He was, the grunts noted, very big indeed.

“And if I say you were keeping watch, then – well, isn't it obvious?”

It was obvious. Jackson yawned a prodigious yawn, and exposed about a hectare of tooth.

“So if any of you have anything to say...” Mars paused again; she had learned the benefits of pausing at the last training exercise she'd had. “Well, now's the time to say it.”

As one, thirty hands moved to point towards one man, standing at the back of the crowd. One man, who pointed feebly to the person next to him.

“What's your name?” asked Mars, moving through the ranks of grunts to get to him. Jackson followed close behind, and the crowd parted like the Red Sea for him and his mistress.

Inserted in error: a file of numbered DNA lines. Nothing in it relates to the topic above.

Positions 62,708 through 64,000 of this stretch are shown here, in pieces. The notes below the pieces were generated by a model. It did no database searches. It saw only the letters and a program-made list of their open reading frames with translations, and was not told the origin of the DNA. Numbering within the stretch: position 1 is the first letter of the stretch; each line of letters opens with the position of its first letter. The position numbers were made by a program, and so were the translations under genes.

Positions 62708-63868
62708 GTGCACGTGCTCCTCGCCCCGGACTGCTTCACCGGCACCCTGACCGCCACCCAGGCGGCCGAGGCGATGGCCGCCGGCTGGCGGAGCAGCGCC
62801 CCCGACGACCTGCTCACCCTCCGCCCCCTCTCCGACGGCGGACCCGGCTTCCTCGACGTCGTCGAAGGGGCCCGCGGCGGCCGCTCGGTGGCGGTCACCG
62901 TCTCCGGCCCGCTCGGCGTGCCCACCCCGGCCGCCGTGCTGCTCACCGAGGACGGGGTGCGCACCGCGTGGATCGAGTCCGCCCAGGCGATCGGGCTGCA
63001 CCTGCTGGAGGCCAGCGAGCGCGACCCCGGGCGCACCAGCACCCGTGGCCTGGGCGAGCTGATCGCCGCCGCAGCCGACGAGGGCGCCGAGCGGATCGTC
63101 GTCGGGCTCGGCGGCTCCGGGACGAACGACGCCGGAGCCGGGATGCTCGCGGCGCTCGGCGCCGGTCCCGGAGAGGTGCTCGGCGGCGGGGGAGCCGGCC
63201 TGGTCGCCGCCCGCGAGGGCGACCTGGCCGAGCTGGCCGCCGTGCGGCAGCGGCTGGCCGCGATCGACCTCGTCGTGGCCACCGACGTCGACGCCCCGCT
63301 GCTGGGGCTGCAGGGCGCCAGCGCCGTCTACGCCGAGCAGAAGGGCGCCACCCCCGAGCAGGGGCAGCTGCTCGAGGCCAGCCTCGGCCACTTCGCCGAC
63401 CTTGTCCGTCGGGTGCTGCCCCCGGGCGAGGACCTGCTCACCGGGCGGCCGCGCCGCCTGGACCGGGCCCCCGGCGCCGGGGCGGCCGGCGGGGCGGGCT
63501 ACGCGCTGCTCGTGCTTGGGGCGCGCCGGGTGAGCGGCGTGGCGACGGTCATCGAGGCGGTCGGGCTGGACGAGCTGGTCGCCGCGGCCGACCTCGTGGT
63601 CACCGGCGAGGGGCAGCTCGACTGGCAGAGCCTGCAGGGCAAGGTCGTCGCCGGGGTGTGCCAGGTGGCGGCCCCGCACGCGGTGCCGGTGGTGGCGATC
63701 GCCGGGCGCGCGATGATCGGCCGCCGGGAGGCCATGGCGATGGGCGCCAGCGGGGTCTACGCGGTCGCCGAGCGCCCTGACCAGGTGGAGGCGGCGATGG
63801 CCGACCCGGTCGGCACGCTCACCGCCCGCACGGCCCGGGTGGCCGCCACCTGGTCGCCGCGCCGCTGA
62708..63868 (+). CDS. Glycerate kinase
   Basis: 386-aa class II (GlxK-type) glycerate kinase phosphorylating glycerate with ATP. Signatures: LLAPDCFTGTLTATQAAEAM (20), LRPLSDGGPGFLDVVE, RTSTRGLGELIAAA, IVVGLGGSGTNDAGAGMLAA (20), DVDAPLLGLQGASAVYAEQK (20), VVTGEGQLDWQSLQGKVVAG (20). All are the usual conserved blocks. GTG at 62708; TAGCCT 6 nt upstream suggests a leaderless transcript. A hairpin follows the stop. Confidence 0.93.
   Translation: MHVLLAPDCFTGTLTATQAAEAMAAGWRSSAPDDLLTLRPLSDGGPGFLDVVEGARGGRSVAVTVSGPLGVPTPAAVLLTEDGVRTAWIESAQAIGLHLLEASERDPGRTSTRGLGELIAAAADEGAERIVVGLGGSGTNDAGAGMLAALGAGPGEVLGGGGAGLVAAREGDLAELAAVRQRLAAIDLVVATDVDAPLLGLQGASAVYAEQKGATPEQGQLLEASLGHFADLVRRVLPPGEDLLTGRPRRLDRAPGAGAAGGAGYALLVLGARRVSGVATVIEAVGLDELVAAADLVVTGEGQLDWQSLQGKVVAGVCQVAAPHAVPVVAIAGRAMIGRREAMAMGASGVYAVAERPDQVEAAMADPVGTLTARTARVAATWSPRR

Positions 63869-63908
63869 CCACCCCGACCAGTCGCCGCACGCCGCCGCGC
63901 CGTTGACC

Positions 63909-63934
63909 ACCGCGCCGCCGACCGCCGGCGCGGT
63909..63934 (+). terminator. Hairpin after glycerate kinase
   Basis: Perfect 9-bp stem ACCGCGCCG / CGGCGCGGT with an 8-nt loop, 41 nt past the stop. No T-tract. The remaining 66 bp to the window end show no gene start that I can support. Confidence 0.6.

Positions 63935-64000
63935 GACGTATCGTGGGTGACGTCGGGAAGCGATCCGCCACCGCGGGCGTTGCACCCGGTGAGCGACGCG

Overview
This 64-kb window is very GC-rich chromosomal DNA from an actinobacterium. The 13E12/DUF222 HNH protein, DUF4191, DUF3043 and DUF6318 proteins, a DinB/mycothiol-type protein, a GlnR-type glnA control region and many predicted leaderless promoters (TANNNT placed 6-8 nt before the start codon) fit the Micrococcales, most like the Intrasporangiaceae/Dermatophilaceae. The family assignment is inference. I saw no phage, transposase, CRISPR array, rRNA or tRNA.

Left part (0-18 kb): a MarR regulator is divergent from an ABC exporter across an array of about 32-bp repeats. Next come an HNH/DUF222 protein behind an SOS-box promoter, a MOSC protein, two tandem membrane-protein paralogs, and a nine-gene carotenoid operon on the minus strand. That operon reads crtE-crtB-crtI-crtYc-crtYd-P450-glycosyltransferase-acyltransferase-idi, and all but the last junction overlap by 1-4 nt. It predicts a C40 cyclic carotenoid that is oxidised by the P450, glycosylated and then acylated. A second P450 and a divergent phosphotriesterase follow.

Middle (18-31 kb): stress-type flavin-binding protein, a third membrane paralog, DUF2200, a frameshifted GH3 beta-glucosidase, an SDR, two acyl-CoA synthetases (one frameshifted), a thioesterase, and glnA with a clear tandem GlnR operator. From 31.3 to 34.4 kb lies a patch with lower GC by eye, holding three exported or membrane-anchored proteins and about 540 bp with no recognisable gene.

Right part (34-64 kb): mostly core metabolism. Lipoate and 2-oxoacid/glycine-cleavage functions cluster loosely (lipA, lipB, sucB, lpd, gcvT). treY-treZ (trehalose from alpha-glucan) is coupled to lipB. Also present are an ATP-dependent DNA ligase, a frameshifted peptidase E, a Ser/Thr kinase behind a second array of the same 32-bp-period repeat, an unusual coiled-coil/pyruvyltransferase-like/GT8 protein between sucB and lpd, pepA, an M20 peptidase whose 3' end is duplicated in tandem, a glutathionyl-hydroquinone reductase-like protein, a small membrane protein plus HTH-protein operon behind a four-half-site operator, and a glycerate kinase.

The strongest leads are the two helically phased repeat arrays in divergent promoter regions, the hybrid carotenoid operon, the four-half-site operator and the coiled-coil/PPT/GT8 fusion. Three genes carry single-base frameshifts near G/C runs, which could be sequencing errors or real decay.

“Tristan, ma'am – Tristan Shandy—”

“Who's your partner, Shandy?”

It was company policy to send grunts in pairs, one with a Pokémon and one with a gun; it had worked for the Teams Magma and Aqua in Hoenn before they were inexplicably removed from the face of the earth, and the boss was one of those rare people who actually learn from their predecessors.

“Radley, ma'am – Liza Radley...”

“Then, Shandy, I suggest you pick up Miss Radley and go and kill Lacrimére and Gideon,” Mars said. Her eye glittered in a dangerous sort of way; it was like looking into the soul of a shark. “Otherwise I might just hold you personally responsible for letting them get in here, and therefore them escaping with rather a lot of valuable information. Of course, if you think I'm being unreasonable, you're welcome to talk to Samantha in Human Resources.”

Tristan looked relieved, and not a little confused.

“Just be aware that Samantha in Human Resources is entirely fictional, and has no power over me. But talking to her may well comfort you as you contemplate spending the rest of your miserable existence as part of Jackson's excess fat reserves.”